In February, Yves Saint Laurent’s longtime partner Pierre Bergé will hold an auction at Christie’s of the objects that filled the couple’s duplex in Paris. Vanity Fair offers a visual tour.
Bergé, who joined with the designer in a civil union known as a “civil pact of solidarity” in France a few days before he died, said this of the collection:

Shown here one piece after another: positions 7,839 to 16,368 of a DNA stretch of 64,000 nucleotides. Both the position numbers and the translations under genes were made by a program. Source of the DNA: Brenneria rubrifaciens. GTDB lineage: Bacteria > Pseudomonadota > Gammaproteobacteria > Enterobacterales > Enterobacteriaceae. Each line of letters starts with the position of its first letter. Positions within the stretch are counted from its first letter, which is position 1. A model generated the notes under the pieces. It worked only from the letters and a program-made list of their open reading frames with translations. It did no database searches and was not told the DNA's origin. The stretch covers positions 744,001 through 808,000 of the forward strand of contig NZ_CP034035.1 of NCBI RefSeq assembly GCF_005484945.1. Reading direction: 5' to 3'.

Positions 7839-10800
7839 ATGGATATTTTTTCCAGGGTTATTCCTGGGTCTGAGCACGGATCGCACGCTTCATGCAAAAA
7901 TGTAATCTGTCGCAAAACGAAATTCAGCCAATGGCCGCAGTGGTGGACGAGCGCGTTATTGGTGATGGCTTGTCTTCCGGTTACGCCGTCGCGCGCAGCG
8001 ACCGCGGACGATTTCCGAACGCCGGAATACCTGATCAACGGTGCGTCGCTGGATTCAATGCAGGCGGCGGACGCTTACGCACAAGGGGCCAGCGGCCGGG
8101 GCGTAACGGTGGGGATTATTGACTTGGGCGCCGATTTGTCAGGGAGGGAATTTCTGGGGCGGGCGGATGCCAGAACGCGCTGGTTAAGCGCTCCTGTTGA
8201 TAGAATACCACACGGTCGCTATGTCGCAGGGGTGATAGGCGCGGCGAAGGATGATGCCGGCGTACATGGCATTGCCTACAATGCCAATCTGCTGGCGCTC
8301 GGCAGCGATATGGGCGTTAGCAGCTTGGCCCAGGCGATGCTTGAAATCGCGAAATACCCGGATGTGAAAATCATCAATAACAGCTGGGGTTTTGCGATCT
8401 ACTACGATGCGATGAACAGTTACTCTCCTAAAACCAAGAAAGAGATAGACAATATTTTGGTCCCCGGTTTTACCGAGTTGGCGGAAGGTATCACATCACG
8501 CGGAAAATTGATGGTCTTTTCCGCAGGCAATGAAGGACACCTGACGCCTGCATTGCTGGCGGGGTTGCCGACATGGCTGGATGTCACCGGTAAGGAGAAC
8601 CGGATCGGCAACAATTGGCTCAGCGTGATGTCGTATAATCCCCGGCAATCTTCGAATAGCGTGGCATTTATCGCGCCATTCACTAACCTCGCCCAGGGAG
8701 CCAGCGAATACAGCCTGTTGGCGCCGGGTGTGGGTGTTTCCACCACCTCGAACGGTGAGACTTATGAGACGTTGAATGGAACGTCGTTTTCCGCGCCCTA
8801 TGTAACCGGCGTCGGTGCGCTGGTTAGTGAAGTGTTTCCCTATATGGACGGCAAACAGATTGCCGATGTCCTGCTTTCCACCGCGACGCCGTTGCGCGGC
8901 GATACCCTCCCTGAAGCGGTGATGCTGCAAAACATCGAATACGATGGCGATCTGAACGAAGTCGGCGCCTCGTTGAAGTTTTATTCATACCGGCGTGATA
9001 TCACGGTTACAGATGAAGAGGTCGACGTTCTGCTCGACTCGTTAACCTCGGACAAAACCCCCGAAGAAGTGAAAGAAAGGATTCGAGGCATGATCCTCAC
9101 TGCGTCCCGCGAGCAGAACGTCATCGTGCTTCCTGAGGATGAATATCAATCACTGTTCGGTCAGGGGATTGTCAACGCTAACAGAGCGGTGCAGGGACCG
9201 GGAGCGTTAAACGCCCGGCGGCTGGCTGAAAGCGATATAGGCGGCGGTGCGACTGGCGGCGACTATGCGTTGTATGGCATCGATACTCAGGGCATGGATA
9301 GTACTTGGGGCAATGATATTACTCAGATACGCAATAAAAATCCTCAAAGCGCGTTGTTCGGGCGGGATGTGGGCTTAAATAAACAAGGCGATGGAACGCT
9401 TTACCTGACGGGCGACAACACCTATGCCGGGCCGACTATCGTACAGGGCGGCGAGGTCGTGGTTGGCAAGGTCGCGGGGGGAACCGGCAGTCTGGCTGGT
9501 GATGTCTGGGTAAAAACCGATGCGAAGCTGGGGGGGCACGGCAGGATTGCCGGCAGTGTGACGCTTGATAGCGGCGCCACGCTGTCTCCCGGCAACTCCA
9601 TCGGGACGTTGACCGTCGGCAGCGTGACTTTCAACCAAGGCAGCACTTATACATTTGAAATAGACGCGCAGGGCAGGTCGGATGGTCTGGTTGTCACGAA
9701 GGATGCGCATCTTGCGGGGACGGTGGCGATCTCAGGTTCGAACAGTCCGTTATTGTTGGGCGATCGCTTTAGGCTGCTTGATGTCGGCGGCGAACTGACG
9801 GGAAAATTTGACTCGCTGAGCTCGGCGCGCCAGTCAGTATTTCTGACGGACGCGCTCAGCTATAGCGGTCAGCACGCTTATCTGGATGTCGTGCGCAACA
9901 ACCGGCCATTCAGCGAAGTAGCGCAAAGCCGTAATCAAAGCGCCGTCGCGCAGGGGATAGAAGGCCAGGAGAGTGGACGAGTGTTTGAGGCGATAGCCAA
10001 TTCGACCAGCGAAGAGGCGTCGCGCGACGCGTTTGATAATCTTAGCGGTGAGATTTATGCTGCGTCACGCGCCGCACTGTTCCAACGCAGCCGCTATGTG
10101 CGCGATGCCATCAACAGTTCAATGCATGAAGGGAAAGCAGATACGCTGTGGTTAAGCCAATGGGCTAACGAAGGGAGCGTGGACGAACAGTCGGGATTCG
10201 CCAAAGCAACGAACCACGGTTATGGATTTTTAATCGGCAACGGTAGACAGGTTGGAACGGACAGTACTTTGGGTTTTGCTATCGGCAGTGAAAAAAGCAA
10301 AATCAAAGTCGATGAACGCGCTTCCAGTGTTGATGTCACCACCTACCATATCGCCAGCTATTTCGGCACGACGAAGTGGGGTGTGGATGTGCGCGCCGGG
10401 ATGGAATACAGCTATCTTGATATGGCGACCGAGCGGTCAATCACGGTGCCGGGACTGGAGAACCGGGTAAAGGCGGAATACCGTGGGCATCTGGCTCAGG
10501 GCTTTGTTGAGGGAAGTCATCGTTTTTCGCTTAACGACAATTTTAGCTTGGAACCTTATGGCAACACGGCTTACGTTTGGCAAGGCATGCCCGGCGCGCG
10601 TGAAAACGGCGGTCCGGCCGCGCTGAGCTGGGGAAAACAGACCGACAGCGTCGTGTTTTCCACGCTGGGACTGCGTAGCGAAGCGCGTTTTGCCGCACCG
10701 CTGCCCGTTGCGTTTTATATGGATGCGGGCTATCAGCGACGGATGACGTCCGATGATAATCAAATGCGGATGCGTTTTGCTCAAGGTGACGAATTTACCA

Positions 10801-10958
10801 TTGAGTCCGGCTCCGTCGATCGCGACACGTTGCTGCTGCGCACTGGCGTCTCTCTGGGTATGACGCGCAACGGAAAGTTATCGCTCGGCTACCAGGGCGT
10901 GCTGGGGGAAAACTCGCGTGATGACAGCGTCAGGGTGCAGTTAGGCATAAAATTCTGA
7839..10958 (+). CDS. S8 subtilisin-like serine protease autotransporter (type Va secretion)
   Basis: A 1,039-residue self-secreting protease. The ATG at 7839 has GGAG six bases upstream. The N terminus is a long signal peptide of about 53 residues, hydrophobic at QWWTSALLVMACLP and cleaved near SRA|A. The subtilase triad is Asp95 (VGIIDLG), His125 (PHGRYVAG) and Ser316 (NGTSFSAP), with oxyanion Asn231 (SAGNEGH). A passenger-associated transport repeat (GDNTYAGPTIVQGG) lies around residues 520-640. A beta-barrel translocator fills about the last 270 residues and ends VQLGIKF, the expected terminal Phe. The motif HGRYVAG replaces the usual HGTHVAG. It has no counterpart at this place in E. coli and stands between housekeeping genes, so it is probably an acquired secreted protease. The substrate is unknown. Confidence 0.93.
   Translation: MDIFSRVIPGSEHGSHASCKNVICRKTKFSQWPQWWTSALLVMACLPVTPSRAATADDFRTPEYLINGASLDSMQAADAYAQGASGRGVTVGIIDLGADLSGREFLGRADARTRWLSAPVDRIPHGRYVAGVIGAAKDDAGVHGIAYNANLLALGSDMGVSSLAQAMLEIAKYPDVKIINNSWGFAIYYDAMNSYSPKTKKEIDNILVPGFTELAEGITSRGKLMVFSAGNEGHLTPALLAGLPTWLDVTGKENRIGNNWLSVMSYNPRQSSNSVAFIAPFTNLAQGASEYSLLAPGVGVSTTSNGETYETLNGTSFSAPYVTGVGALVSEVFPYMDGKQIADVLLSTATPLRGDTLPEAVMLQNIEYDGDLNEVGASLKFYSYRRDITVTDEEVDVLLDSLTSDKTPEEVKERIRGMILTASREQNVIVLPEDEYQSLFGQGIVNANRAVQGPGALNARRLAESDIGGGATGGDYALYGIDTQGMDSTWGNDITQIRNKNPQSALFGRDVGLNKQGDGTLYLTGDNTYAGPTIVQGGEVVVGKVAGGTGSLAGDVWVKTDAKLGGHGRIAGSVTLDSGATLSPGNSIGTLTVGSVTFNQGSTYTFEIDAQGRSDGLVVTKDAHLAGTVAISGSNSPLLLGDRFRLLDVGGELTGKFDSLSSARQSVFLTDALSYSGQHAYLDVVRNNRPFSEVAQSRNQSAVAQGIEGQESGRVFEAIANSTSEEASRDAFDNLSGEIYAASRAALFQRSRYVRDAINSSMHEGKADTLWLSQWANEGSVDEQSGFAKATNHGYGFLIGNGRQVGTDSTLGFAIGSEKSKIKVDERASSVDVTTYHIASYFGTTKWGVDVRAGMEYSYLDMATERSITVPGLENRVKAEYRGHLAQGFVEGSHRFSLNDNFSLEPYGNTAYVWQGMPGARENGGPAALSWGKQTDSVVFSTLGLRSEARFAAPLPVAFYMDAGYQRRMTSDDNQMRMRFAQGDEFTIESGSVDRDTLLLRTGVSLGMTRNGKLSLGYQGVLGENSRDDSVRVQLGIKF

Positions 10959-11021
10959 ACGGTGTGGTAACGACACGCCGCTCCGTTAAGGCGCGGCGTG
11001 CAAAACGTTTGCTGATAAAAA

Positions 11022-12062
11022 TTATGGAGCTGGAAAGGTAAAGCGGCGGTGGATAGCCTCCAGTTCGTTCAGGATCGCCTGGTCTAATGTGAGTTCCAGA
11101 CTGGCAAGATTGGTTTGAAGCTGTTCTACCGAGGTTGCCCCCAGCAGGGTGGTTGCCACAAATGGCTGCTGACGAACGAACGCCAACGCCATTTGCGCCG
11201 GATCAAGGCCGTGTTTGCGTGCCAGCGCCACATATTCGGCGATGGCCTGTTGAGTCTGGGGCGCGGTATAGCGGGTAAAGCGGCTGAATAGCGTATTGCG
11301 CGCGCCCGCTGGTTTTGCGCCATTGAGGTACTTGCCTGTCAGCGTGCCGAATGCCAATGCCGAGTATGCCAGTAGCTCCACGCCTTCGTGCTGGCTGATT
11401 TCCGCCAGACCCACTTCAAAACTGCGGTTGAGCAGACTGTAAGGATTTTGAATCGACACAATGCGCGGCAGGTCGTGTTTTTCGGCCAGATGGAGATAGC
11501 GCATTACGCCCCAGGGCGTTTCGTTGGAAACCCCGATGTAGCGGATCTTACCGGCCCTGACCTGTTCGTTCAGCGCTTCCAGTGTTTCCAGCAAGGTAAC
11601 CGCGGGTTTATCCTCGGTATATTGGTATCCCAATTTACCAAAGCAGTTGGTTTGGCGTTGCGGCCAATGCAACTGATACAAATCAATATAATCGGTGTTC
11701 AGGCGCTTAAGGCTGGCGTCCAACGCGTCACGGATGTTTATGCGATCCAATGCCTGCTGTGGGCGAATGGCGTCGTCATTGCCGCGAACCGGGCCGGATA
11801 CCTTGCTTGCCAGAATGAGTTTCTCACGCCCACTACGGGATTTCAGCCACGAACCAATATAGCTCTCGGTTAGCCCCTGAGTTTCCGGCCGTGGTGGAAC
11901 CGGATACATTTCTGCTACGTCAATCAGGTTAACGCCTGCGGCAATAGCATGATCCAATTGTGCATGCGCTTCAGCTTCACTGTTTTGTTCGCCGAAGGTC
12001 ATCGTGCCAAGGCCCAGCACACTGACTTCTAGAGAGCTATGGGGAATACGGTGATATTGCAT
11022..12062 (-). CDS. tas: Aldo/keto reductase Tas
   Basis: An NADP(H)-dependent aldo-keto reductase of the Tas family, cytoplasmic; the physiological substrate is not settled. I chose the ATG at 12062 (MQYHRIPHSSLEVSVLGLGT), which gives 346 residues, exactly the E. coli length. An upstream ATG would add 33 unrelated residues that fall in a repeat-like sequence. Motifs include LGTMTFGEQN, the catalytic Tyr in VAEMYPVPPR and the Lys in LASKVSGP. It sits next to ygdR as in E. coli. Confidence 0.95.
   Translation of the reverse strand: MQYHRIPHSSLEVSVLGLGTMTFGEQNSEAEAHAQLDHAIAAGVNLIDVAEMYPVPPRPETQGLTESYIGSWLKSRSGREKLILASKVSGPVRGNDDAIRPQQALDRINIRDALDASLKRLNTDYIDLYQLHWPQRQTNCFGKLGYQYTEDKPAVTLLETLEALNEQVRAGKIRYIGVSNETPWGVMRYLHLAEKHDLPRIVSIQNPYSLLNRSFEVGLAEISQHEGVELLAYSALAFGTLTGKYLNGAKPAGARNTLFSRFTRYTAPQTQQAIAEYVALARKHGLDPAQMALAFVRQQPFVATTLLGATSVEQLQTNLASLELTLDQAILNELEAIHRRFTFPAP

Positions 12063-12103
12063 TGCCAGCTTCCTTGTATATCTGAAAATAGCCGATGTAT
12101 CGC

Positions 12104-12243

“For a month, Yves had cancer and I had plenty of time to think. I decided to sell everything because the collection doesn’t exist if he doesn’t exist. After Yves’s death, to conserve the collection makes no sense. It will go away just like that. We all would very much like to attend our own funeral; of course, we can’t. But we can attend the funeral of a collection. It’s the end. It’s over. Economically, it’s impossible to do again. At my age, you don’t start a new collection, or buy wine too young, or plant small trees. In life we have to share—money, culture, everything. I love that idea. I’m very happy to have made with Yves one of the greatest collections of the century. In a few years, I will be very pleased to see at an exhibition the label ‘Provenance Yves Saint Laurent and Pierre Bergé.’ In time people will tell one another, ‘You really should know about these two guys, who lived in the 20th century in Paris.’ I don’t believe in God. I only believe in human beings, in memory. That’s all. The memory will persist.”